The Rundown

He was a freshman, just getting his feet wet in college soccer. He was just trying to pick up on the system of a new team – a team headed to the national finals.

Now Georgios Spanos is the captain of the soccer team he joined three years ago. The senior represents both his current team and also the “old guard” of his 2003 team. As part of the last of that team, Spanos still remembers it well.

“It was the most special moment for me,” Spanos said. “The national finals is something you work for all year round. It’s the biggest moment of your college career, getting to that final game. So it’s all the emotions you’ve built up from the whole year going into that one day – that one game. I’ll cherish it the rest of my life.”

St. John’s soccer is a year-in and year-out player in the national ranks but the team that Spanos played for was one of the best.
In 1992, during Dave Masur’s second year as head coach, the team made the NCAA Tournament. They’ve been there every year since. Since then, their record has been 217-60-41, a 78.3 winning percentage.

In 1996 they defeated Florida International 4-1 to win the national title and in 2003 they faced off against Indiana in the finals.

Although they lost 2-1 to Indiana, the defender thinks it was an important experience for him personally.

“It’s like a tease to get that far and lose,” he said. “[But] it makes me better to experience something like that.”

He feels that even though the team has changed dramatically from 2003, the core elements are still there. With Coach Masur around, the tradition stays alive – it’s just the people that are moving on.

Including redshirts, this team features 14 freshmen, many of which are playing significant roles on the team. It’s partially Spanos’ responsibility to be able to lead a young team while still keeping the same winning expectations.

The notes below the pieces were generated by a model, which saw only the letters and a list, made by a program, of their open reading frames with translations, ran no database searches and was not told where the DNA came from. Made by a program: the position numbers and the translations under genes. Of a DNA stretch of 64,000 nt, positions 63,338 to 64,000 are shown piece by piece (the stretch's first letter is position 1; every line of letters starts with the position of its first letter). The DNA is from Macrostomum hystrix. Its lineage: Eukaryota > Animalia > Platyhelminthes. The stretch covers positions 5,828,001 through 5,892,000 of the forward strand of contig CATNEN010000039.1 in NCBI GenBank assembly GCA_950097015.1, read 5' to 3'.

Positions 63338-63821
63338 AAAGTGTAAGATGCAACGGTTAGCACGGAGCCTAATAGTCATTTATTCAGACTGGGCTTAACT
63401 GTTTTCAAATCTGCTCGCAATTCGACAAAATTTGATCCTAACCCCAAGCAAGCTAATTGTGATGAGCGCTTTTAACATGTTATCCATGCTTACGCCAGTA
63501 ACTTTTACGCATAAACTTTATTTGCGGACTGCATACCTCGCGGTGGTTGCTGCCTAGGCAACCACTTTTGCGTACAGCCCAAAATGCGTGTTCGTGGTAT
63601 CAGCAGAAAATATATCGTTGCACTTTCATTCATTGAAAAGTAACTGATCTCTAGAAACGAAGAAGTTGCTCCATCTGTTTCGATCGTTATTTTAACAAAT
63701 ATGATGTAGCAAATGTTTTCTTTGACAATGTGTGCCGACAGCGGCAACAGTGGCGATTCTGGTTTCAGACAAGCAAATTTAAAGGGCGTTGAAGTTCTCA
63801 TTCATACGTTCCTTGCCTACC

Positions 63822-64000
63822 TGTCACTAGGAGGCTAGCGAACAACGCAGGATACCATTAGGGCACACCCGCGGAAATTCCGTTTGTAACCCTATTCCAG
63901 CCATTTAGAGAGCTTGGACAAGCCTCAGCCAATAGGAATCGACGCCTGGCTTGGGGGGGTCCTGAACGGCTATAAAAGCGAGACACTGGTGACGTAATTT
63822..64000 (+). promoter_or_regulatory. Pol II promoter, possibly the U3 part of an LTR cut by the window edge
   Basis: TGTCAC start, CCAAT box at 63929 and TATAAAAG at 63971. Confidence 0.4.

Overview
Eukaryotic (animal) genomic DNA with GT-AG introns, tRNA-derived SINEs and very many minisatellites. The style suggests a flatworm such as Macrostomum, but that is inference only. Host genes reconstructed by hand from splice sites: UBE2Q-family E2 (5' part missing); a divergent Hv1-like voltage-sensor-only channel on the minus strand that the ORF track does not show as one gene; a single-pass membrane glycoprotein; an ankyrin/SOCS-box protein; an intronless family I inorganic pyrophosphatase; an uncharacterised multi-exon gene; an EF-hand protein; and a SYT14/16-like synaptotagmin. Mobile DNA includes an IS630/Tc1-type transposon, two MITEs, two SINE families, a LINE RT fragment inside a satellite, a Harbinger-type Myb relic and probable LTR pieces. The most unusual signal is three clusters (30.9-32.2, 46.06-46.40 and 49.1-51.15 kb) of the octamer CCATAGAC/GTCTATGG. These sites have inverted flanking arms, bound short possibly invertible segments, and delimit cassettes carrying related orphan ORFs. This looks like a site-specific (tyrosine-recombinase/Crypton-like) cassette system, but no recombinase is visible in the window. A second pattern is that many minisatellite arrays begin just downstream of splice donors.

It’s his job to be someone the freshmen can look up to and aspire to be. He has been through the Big East, been in the big games. He’s not only a player on the team but a model of years past.

But to him, it’s all a part of the cycle of tradition.

“Tradition is always going to be there,” he said. “We always hear about the guys that came before us. You want your name to be said four years after you’re done.”

As far as seeing guys leave and seeing guys jump aboard, he’s been through it all and he’s got the unique perspective of going from unproven rookie to veteran leader.

“Four years went by fast,” the defender said. “If you asked me [during freshmen year], if I think I’m going to wear the captain’s armband as a senior, I don’t know what I’d say to you. Now that I’m here doing it, it’s remarkable.”

He added: “I bleed red and white, it’s true.”

Now that he’s the captain of his team, he wants to enjoy his last year. But he also believes that this could be the year he wraps up the prize that he came so close to as a freshman.

“I think we can go all the way,” he said. “You can’t just say we’re going to have a mediocre season. If you say that, you’re going to be a mediocre player. And I didn’t come to St. John’s for that. I came to St. John’s to be a great player.”

And, apparently, to keep that attitude going.